Robinson: CRE Investors Want to Avoid "Catching a Falling Knife"

By Allen Kenney

Scott Robinson currently serves as a professor at the New York University School of Continuing and Professional Studies and an assistant director with the NYU REIT Center, part of the school's Schack Institute of Real Estate. Previously, he held positions with Standard & Poor's as senior analyst of REITs and vice president of corporate and investment banking at Citigroup.
Robinson recently spoke with about some of the trends in the behavior of REIT stocks relative to the commercial property market, as well as what lies ahead for publicly traded commercial real estate. Historically, how does the REIT market "move" in relation to the direct commercial property market?
Scott Robinson: The public markets for real estate securities, specifically REITs, tend to move in advance of underlying fundamentals. Academically speaking, I would say you would generally see a six-month gap, depending on the underlying property type. Property types with shorter lease terms, such as lodging and multifamily, may experience a shorter gap, while property types with longer lease terms, notably office, would experience a longer gap.
Additionally, the movement of direct commercial real estate is generally less volatile than the REIT market, because the direct market valuations are typically determined by appraisals, or internal readjustments based on yield expectations, as compared to stock prices. Stock prices reflect the ever-changing yield expectations of many different investors, which results in greater volatility in valuations.
: What do you think contributes to this phenomenon?

: The public markets tend to be a little more forward thinking, meaning that if REIT investors believe property fundamentals are going to deteriorate, they will sell out of their positions of those stocks that could be negatively impacted by this deterioration. The reverse is also true. It's the old adage, "Buy on the rumor, sell on the news." Is that what we're seeing now in the REIT market? Publicly traded real estate companies appear to be recovering, while the overall market for commercial real estate remains in a downswing.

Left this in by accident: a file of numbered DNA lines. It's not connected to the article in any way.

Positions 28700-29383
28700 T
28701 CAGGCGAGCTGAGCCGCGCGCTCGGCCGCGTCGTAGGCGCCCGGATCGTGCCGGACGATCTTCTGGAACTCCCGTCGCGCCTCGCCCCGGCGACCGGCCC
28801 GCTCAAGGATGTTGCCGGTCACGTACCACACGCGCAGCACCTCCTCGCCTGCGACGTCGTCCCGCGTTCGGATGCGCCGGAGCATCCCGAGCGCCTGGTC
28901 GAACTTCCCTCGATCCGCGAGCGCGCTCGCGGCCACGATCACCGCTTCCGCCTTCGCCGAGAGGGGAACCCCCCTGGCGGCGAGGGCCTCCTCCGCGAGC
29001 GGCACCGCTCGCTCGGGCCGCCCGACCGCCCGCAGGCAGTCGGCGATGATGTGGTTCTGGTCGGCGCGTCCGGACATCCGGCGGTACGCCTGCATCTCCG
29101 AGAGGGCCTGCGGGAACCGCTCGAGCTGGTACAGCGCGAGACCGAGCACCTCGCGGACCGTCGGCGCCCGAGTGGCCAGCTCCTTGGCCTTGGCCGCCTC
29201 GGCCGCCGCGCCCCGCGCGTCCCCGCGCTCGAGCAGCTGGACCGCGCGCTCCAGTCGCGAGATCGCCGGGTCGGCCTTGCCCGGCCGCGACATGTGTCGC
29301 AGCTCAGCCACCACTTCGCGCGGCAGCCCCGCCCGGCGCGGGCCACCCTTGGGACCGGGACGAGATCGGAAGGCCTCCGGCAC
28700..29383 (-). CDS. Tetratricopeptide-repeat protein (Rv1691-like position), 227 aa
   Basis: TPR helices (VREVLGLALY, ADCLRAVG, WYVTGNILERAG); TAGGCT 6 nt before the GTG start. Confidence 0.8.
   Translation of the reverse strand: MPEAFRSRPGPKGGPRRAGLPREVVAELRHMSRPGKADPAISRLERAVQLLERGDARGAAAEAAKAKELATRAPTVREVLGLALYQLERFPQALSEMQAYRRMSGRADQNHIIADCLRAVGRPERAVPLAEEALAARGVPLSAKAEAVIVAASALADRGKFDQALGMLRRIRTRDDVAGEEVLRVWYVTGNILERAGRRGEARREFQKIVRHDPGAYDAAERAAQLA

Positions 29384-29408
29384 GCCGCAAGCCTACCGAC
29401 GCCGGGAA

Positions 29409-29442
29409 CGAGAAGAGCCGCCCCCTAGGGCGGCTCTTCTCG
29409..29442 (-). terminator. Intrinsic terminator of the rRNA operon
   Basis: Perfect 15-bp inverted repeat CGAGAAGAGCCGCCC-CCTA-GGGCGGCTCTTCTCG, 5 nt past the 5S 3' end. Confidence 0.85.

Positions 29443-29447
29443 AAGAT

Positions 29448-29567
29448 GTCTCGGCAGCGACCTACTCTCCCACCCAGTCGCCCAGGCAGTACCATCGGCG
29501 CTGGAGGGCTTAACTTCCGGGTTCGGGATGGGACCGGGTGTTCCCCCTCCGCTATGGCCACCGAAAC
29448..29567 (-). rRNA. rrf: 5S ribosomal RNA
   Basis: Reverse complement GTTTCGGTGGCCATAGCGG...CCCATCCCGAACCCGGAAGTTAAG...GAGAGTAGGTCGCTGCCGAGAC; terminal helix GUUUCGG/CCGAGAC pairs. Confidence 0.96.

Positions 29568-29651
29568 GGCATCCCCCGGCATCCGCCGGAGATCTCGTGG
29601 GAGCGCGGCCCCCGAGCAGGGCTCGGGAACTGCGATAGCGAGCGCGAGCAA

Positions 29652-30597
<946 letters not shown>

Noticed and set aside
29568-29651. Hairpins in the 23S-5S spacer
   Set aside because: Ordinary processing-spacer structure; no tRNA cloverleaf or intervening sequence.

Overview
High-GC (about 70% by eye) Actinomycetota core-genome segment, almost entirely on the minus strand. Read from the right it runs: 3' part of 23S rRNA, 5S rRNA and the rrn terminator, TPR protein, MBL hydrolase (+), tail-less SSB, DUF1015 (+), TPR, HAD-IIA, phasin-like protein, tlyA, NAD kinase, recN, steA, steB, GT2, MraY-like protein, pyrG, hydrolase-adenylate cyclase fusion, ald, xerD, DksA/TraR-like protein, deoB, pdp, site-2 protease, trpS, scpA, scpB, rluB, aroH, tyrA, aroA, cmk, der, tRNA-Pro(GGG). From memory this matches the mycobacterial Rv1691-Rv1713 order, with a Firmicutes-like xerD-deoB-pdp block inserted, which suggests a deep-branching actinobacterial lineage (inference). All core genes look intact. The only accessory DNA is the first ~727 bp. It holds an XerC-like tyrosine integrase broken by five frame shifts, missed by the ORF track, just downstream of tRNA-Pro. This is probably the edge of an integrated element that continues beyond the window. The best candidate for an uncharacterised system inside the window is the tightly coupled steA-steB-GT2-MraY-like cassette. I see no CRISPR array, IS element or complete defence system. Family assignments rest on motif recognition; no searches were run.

Robinson: Yes, generally speaking. However, I think investors have become a little too optimistic in their thinking of when a recovery of property fundamentals will begin. If a recovery is imminent, then higher stock values today are justified. But if a recovery and corresponding investment opportunities are further out, then REIT stock prices may have become a little too expensive. 
Most investors are not yet sure when property fundamentals when recover. Many analysts are expecting earnings to contract further in 2010, reflecting a recovery that is a little further down the road. This uncertainty has been reflected in the higher volatility of REIT stocks. I think it is likely that REIT valuations will remain volatile until property fundamentals clearly enter into the recovery phase.
Further, most investors haven't adequately distinguished between top-tier and average management teams; REIT valuations continue to move up and down in relative terms. As property fundamentals begin to bottom-out, investors will come to appreciate high-caliber management teams and their ability to out-perform the broader REIT sector. Those companies that have deep operating and leasing teams, have better access to accretive acquisitions and communicate more effectively with investors will be rewarded with higher earnings multiples. Conversely, average management teams will be penalized with lower multiples.